How to Get Rid of Yellowjackets
What Does a Yellowjacket Look Like?
Plagued by Stinging Yellowjackets in Your Yard?
When you have a yellowjacket nest in your yard, it's likely that someone will get stung. Getting rid of these hornets becomes a priority before more people get hurt. Here's what worked for me with these pests.
I first noticed them when I tossed a few logs onto my log pile. A yellowjacket hornet flew out of the wood storage alcove under our deck. It stung me on my hand, and as I tried to brush it off, it stung a second time. Ow, that hurt like the dickens.
Once I realized what an active colony we had, we tried several methods to rid ourselves of the yellowjackets. Unfortunately, a guest was stung on the ankle before we found a solution. I felt terrible that this happened while we were entertaining visitors.
Several weeks went by as I tried different methods but those just weren't working quickly enough for me. Finally, I tried Rescue Yellowjacket traps and you'll see below how those helped our situation.
Here's the Product That Worked for Me
Using the Rescue Yellowjacket Trap
Read the instructions first
Rip open the bag
You can repair the bag with duct tape if you ripped it open
Hang the trap 20 feet away
Hang too close to doors or gardens
Add water to the level marked on the bag
Overfill the bag with water
The Rescue Disposable Yellowjacket Trap
You can get a single one of these or multiple ones to hang around the yard. Place them at least 20 feet away from house entrances or food gardens.
Don't Rip Open the Bag
Read the instructions first
Instructions and Video Review of Rescue YellowJacket Trap
This trap does not attract beneficial honey bees, so you don't need to worry about that.
Video Review Comparing Different Hornet Traps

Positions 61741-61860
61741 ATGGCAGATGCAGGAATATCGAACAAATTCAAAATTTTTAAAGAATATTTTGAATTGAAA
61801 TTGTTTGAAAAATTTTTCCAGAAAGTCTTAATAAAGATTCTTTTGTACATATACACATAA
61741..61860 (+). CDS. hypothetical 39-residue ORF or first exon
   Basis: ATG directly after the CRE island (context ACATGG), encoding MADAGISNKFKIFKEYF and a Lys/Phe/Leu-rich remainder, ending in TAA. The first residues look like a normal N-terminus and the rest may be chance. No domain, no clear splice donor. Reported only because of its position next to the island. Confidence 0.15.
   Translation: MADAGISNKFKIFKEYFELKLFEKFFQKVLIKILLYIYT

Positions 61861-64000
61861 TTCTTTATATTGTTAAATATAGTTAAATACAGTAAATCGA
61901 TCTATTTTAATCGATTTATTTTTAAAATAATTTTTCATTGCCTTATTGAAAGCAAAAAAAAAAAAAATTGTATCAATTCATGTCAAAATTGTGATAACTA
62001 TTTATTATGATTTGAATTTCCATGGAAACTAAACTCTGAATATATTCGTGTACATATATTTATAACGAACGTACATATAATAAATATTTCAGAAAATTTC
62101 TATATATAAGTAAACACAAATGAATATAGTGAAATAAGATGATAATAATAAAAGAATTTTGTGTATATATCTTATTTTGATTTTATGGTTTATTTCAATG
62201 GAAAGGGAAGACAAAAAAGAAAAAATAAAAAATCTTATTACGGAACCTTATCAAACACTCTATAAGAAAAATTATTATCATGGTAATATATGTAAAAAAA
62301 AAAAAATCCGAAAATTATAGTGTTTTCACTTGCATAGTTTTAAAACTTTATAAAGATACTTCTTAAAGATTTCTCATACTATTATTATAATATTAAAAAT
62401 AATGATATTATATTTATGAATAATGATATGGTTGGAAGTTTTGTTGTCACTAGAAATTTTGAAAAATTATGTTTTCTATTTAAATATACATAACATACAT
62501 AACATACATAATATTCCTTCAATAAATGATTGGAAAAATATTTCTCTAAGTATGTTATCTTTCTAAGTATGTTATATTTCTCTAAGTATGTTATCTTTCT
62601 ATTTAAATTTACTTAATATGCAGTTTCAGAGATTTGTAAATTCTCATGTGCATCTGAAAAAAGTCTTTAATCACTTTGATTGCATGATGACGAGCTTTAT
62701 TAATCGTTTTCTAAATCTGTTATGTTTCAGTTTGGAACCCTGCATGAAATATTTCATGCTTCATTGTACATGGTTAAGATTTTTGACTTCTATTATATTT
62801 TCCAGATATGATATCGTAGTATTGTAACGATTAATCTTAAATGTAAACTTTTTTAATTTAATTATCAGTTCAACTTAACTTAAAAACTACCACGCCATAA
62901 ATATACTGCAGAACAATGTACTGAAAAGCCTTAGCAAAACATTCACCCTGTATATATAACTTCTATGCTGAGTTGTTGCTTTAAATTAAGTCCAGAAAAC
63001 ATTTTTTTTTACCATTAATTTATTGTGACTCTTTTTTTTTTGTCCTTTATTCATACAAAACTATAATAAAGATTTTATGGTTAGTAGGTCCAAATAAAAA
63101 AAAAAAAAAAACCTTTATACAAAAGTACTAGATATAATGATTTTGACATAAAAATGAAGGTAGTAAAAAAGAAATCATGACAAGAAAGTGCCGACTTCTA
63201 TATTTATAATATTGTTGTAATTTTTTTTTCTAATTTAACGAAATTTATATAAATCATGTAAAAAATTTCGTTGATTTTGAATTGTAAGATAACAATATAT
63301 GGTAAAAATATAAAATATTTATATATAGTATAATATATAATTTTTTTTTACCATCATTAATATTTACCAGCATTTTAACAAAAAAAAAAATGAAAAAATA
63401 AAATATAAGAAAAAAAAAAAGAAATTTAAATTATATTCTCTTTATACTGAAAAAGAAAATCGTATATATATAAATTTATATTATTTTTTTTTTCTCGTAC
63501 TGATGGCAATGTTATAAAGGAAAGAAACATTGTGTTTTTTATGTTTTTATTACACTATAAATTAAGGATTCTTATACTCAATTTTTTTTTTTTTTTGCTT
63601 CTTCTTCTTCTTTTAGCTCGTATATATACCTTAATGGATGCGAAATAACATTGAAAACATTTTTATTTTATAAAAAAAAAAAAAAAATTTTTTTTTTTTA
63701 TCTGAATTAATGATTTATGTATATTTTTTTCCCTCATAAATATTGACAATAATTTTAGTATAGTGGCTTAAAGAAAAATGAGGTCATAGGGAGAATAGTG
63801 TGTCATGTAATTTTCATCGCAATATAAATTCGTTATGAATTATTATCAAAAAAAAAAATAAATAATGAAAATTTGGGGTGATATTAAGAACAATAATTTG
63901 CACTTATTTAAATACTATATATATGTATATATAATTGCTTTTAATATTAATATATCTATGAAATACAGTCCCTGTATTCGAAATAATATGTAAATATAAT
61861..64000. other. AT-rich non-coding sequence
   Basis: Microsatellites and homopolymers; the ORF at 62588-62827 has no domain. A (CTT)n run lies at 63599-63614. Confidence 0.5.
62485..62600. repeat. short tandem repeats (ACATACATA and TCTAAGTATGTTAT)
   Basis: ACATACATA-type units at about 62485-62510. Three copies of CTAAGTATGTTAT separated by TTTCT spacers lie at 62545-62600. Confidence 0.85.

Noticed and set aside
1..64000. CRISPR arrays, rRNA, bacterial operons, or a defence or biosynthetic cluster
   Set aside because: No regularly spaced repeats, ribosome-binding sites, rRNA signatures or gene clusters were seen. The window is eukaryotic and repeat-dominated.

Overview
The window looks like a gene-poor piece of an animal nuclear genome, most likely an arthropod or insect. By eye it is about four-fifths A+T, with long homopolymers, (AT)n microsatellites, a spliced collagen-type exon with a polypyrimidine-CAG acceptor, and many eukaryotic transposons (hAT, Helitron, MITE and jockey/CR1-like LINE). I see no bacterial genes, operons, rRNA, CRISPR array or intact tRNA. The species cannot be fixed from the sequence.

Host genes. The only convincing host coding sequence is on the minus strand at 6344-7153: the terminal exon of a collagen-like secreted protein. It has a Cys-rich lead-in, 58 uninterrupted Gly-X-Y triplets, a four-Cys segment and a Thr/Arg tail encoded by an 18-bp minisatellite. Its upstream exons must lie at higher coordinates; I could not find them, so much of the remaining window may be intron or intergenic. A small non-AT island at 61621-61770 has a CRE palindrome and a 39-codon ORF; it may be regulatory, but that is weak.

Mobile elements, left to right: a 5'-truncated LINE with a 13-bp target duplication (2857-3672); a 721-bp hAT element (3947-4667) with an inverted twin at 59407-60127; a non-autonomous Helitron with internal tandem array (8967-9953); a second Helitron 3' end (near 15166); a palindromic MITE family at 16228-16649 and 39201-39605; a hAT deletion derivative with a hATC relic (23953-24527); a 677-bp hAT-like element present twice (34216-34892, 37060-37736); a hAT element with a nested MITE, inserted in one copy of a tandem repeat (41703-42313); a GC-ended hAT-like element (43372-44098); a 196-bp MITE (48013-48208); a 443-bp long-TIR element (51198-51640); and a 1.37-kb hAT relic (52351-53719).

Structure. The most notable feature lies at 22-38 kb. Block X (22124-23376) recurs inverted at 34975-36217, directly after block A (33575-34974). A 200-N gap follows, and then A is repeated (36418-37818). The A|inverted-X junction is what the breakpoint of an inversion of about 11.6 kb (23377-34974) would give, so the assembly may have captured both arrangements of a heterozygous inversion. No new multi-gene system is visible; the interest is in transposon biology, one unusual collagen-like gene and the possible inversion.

Hurrah! The Rescue Yellowjacket Trap Is Working
By the second day, several yellowjackets were inside the trap. In the following days, I estimate about 5 to 8 additional ones entered and drowned in the liquid.
The instructions say the trap continues to work as long as the liquid hasn't all evaporated. Today (after 2 weeks), I don't see any yellowjackets zooming in and out of their nesting area.
My Yellow Jacket Trap
I Was Finally Able to Knock Down the Nest
Are You Allergic to Wasp Stings?
Vote in the Poll
Hanging a Fake Nest Now
I Made a Nest of a Gray Plastic Bag
I made it look sort of football shaped, but a little bigger at the top. Then I filled the interior loosely with other plastic bags. This should withstand the winter weather and deter the yellow jackets returning to their nesting spot in the spring.
Apparently, over the years, they can make the nest bigger and bigger. I don't want a repeat of this summer.
Our First Ideas for Dealing With Yellowjackets
We had some sprays on hand, which had worked well for the black-bodied hornets. Those are fairly slow-flying insects, so the stream sprayed on one knocked it down immediately. This didn't succeed with the zippy flying speed of the yellowjackets. I just couldn't spray quickly enough to hit it in mid-air.